The history of equitation reaches back to remotest antiquity. The horse has always been used in combat, and here we find the origin or, more properly speaking, the cause of the equestrian art. If man had utilized the horse merely to cover long distances or to bear burdens, sufficient training for the purpose would have been an easy matter. But when he decided to fight from the horse's back he was obliged to develop a complete and logical system of steps in training and handling.
Antiquity.— We will not concern ourselves with the manner in which the Greeks, Gauls, and Romans rode. Covering this long period, only the works of Xenophon need be cited; they are especially worthy of mention because they include all the fundamental principles of equitation, and even in our day may be consulted to advantage. It should also be stated that prior to the fifth century a covering stretched over the horse's back was the only form of saddle. The Orientals made slaves bend their backs to serve as mounting blocks, and the Romans made use of stones called "stades," which were set along the roads for the same purpose. It was not until the end of the fifth century that the saddle-tree was invented, and later stirrups were added. This invention materially modified methods of equitation and permitted the rider to remain longer in the saddle without becoming fatigued.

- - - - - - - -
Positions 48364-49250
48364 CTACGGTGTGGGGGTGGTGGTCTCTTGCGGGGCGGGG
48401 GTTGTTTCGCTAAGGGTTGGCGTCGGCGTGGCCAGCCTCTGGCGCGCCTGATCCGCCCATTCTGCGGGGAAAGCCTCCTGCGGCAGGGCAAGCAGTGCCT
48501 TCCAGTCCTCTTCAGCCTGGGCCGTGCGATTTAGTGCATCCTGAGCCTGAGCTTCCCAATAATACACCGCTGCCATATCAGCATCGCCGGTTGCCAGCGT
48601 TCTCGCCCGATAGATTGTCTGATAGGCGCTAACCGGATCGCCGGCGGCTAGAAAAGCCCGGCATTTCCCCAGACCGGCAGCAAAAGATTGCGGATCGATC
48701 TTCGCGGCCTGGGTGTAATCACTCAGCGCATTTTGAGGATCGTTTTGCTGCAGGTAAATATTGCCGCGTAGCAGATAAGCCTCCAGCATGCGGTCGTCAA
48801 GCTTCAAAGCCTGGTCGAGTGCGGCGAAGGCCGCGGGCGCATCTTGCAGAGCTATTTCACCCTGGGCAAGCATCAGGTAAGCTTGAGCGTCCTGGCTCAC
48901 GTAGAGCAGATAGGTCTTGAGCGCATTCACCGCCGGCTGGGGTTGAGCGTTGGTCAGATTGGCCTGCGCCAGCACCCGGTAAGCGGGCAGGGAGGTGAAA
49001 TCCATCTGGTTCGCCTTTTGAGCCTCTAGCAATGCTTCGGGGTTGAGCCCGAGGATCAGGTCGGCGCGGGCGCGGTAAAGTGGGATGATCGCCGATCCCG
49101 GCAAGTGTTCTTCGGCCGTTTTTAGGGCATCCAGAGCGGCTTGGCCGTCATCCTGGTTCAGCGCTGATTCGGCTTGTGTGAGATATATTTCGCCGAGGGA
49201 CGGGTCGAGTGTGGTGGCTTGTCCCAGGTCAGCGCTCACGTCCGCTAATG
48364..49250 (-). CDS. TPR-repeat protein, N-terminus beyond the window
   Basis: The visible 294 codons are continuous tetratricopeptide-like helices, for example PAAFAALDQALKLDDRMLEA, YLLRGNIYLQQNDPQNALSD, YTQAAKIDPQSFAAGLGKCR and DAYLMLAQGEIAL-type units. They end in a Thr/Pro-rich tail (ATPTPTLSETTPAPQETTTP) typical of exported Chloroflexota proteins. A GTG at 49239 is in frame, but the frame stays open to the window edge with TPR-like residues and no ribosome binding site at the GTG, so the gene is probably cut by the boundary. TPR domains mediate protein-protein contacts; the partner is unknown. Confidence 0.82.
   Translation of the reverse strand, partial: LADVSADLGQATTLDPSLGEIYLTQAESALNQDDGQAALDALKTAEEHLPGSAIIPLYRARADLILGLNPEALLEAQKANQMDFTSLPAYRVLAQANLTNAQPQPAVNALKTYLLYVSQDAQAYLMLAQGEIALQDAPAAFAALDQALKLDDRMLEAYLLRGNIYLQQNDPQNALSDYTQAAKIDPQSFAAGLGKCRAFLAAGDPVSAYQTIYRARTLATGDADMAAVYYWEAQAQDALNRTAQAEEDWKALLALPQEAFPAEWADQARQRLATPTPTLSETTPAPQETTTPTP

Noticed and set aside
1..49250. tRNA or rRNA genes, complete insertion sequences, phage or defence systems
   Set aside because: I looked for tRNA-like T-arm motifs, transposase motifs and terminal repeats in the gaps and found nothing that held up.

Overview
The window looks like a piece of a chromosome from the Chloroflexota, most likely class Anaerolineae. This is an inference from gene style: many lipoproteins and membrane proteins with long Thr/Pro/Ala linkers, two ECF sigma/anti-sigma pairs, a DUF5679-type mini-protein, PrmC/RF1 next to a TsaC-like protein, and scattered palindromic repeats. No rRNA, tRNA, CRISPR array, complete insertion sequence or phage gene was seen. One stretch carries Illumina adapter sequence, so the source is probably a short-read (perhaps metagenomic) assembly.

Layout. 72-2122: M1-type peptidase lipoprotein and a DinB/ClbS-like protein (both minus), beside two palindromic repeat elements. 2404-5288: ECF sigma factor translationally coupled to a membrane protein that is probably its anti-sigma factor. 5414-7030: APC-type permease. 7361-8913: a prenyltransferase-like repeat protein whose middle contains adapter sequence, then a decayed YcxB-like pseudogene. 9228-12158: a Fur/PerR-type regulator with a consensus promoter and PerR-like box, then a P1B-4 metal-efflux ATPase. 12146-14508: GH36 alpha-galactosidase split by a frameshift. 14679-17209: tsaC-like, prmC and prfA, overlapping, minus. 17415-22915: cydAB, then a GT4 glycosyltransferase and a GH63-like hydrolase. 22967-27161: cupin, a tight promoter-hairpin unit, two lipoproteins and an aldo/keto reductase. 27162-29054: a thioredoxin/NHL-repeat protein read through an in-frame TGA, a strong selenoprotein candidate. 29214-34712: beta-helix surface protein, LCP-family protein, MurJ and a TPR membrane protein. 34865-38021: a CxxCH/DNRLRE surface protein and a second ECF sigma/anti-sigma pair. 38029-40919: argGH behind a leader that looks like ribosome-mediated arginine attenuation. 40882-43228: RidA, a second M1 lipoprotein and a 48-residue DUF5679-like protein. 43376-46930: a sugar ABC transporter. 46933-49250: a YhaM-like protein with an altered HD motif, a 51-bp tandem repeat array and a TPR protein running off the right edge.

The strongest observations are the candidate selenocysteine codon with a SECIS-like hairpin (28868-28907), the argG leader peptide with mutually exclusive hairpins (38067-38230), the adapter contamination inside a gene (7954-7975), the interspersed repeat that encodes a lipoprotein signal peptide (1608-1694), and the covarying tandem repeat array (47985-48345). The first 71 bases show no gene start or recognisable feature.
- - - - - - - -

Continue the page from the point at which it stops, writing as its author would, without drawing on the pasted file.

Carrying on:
Middle ages.— During the long period that constitutes the middle ages, two customs contributed largely to